Origins of high ductility exhibited by an extruded magnesium alloy Mg-1.8Zn-0.2Ca: Experiments and crystal plasticity modeling


Low ductility and strength are major bottlenecks against Mg alloys’ wide applications. In this work, we systematically design the composition and fabrication process for a low-alloyed Mg-Zn-Ca alloy, showing that it can be extruded at low temperatures (∼250 ℃) and high speeds (∼2 mm/s). After the extrusion, this alloy exhibits a substantially weakened basal texture, relatively small grain size, very high tensile elongation (∼30%), and good strength. The origin of the considerably improved ductility was studied using a combination of three-dimensional atom probe tomography (3D-APT), transmission electron microscopy (TEM), electron backscattered diffraction (EBSD) in conjunction with surface slip trace analysis, in-situ synchrotron X-ray diffraction, and elasto-plastic self-consistent (EPSC) modeling. Co-segregation of Zn and Ca atoms at a grain boundary is observed and associated with texture weakening and grain boundary mediated plasticity, both improving the ductility. While basal slip and prismatic slip are identified as the dominant deformation systems in the alloy, the ratio between their slip resistances is substantially reduced relative to pure Mg and most other Mg alloys, significantly contributing to the improved ductility of the alloy. This Mg-Zn-Ca alloy exhibiting excellent mechanical properties and low fabrication cost is a promising candidate for industrial productions.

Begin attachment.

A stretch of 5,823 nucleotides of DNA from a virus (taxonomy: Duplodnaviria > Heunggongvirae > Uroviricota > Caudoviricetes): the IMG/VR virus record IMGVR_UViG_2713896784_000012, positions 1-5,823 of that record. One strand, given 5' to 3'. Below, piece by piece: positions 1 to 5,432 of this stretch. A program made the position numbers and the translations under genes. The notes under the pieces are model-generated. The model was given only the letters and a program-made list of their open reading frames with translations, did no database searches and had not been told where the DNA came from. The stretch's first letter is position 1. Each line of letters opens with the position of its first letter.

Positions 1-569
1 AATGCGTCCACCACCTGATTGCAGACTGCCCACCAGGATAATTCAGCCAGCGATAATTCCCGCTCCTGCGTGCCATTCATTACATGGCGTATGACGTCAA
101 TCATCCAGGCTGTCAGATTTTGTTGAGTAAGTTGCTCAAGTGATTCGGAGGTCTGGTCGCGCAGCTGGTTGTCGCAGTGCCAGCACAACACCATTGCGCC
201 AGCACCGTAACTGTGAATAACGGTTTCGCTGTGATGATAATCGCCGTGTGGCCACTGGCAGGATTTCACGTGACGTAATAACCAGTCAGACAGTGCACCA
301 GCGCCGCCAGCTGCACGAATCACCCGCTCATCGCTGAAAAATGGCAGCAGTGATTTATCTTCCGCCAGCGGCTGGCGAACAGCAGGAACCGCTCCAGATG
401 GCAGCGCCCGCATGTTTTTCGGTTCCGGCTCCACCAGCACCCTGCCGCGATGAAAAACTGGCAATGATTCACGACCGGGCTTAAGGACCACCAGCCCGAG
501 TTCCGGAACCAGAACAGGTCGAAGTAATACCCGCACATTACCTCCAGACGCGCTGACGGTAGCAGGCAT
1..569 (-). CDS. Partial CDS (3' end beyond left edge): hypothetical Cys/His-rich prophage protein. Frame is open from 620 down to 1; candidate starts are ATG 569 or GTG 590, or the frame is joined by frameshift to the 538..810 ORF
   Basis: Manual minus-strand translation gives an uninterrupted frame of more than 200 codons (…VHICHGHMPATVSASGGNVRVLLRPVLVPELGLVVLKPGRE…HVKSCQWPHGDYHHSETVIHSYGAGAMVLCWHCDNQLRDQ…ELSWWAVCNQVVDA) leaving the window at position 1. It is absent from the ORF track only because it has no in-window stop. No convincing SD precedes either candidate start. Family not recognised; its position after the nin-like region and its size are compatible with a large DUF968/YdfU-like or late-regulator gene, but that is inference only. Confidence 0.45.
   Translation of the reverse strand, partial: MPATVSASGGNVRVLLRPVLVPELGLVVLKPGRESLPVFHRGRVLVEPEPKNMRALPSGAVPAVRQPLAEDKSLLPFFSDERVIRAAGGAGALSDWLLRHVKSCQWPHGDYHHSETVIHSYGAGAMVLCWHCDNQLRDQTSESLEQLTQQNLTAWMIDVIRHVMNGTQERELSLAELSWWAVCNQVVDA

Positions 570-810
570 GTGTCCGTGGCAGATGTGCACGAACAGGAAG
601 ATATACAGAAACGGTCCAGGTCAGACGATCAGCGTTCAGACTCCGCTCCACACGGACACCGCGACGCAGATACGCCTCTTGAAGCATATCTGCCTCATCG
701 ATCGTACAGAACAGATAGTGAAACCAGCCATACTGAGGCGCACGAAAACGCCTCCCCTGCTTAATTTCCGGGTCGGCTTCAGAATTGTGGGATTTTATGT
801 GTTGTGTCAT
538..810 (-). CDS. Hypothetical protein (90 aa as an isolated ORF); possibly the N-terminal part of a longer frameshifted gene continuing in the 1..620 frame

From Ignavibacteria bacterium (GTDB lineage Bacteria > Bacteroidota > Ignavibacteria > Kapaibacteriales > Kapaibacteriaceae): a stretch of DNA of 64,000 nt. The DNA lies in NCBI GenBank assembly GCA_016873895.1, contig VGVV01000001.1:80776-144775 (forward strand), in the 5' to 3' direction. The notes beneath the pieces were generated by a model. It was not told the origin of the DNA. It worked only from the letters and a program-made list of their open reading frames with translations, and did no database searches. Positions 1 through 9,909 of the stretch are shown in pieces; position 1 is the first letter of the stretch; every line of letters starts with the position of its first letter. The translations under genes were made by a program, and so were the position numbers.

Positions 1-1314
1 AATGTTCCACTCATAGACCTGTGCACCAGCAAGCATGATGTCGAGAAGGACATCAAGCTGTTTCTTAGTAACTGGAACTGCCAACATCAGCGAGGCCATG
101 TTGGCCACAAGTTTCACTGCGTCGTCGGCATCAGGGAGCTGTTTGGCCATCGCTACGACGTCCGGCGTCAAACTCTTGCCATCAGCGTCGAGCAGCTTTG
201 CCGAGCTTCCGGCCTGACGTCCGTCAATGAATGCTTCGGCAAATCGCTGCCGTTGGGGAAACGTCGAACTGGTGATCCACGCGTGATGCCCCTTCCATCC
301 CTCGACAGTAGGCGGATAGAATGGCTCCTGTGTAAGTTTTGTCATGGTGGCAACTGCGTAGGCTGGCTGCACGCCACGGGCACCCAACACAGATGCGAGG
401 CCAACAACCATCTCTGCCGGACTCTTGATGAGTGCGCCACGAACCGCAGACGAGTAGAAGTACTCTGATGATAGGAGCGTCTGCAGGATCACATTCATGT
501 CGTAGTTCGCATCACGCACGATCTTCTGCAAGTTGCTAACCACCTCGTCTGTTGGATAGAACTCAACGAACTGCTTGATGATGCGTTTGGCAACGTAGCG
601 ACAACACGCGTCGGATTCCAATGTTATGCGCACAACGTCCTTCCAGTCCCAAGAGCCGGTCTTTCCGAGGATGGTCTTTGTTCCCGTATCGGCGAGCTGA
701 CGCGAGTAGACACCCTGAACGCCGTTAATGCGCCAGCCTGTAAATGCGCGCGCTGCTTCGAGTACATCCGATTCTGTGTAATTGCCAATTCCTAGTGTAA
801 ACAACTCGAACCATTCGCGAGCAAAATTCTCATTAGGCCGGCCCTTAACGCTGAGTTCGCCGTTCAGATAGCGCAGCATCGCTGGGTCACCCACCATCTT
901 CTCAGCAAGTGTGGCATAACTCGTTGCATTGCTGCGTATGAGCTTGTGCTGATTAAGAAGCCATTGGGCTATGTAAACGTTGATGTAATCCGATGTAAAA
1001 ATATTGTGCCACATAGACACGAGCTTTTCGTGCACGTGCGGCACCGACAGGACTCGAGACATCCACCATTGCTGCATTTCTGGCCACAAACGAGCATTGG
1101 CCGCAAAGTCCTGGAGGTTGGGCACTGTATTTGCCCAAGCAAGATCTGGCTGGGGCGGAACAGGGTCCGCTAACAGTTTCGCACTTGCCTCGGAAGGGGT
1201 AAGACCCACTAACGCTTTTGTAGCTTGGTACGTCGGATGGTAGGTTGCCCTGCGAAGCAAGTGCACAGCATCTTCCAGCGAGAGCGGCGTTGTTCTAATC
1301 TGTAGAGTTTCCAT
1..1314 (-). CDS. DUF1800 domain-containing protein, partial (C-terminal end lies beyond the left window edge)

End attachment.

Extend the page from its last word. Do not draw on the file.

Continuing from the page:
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Journal of Materials Science & Technology



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